Like any other storage media, SD cards are formatted with a file system too. And when the file allocation table at the heart of this system gets affected, the files on the card can no longer be accessed by the operating system.
But how can the file system be tampered with? Here are some of the common reasons:
- 👴 In any SD card, physical deterioration and aging of the device can destroy the file system. All storage media can support a limited number of write operations, and as this limit approaches, the card starts behaving oddly. Often, the file system itself gets affected, rendering the card unusable unless formatted again.
- 🔌 This problem can also arise from an abrupt power failure. When the card suddenly loses power in the midst of reading or writing any data, the process to update the file allocation table is still ongoing. Broken off in the middle, it can render the table corrupted, and the card RAW.
- 🧲 SD cards, like all other long-term storage media, use magnetization to record data. Now, this magnetization is durable enough to last even when power has been removed from the card. But when left that way for months and years, and exposed to other magnetic fields, its internal magnetic polarities can get scrambled. This can lead to the SD card losing its file system and registering as RAW data.
- 🦠 Malware is another common source of data corruption. While it is rare for a computer virus to attack the file system itself, it can happen. And when it does, your SD card will become RAW and inaccessible to the computer.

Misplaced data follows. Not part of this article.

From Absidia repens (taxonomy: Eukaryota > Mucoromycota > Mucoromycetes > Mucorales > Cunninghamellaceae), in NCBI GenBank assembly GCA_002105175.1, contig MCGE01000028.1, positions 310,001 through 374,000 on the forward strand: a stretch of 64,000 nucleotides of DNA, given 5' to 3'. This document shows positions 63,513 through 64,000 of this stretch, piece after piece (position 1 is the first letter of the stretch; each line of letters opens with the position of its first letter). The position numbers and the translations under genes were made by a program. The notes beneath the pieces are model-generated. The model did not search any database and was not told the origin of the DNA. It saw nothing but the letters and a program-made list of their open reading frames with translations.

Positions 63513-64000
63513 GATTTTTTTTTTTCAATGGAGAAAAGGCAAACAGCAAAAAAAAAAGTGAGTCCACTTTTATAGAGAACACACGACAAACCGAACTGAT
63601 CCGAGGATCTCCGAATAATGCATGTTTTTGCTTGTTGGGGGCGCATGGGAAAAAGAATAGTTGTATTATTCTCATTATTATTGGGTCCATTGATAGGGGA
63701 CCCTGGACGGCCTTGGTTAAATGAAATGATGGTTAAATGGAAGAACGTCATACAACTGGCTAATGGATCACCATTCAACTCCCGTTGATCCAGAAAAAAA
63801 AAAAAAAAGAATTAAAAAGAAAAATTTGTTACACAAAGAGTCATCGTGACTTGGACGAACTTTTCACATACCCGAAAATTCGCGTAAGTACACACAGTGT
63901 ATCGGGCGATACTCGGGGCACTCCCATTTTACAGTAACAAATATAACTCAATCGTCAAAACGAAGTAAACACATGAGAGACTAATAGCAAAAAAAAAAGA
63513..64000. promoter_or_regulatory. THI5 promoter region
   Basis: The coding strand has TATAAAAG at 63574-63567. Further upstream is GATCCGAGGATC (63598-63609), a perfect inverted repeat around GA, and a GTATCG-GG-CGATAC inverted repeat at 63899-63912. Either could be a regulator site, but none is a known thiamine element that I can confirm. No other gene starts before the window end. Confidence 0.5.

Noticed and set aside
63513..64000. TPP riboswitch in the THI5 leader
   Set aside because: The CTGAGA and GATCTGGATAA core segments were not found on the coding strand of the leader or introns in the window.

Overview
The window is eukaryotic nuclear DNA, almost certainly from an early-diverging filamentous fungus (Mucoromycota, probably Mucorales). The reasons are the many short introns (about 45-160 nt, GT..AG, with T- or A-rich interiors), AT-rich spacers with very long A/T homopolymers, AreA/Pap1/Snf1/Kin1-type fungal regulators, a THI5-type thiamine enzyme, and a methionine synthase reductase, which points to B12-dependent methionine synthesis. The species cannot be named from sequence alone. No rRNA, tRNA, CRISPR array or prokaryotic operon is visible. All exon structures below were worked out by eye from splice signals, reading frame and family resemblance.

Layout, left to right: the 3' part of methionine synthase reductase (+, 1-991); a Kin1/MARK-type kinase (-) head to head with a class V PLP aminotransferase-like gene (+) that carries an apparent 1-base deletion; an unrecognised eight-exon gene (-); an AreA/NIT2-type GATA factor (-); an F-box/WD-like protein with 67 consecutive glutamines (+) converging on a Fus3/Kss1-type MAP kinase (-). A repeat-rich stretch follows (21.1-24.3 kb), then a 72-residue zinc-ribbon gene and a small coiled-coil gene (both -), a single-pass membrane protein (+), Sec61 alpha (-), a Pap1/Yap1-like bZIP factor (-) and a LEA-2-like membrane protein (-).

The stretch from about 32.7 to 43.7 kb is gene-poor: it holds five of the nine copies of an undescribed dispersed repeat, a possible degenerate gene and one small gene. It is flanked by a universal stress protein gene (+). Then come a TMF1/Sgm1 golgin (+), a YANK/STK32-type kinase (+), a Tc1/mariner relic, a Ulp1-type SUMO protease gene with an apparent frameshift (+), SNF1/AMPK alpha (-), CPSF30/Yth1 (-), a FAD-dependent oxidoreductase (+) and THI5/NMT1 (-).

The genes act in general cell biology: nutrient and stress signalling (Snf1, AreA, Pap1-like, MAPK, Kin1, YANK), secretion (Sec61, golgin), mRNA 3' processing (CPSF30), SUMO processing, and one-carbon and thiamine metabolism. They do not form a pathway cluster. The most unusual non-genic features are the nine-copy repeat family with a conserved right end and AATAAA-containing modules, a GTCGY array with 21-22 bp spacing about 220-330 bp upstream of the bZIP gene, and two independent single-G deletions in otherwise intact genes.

Part 1. Perform RAW SD Card Recovery Without Formatting & Losing Data
Formatting is the easiest way of fixing a RAW SD card. The problem is that it wipes the disk clean while at it. If you want to recover your data, you should not format your SD card yet. You should run it through a good data recovery application first.
But if the OS cannot access the RAW data, how can a recovery tool do better?
How a Data Recovery Application Retrieves RAW Data
As we have discussed, a working SD card that suddenly turns RAW still has the old data on disk. It just doesn’t know where to look for it.
Data recovery software scans through the whole card, checking each and every bit of binary data. When it comes across the header of any known file type, it reads it to determine the file’s technical specifications such as its size, extension, etc. Using this information, the data recovery tool extracts the file, converting it from its binary to formatted form.
Using Disk Drill to Recover Data From a RAW SD card
While there is no dearth of SD card data recovery applications in the market, Disk Drill is probably the best in terms of both usability and efficiency. The tool gives quick and accurate results without having to install massive bloatware. It also has a permissive free plan that allows you to recover some files from a RAW SD card without having to shell a penny.
To start, download the installation file from the official site, and run the setup. Click on the Install button, or use Options to customize the install location first. The installation will be over in a few minutes.
The main window lists all the connected drives along with their sizes. Select the drive corresponding to the RAW SD card and click on the Search for lost data to start scanning.
Immediately, Disk Drill begins scanning the SD card, sorting all the recovered files by their file types. If you only want some specific files, you can Review found items to see if they have already been discovered.
When you find a file you want to recover, click on it and hit the Recover button.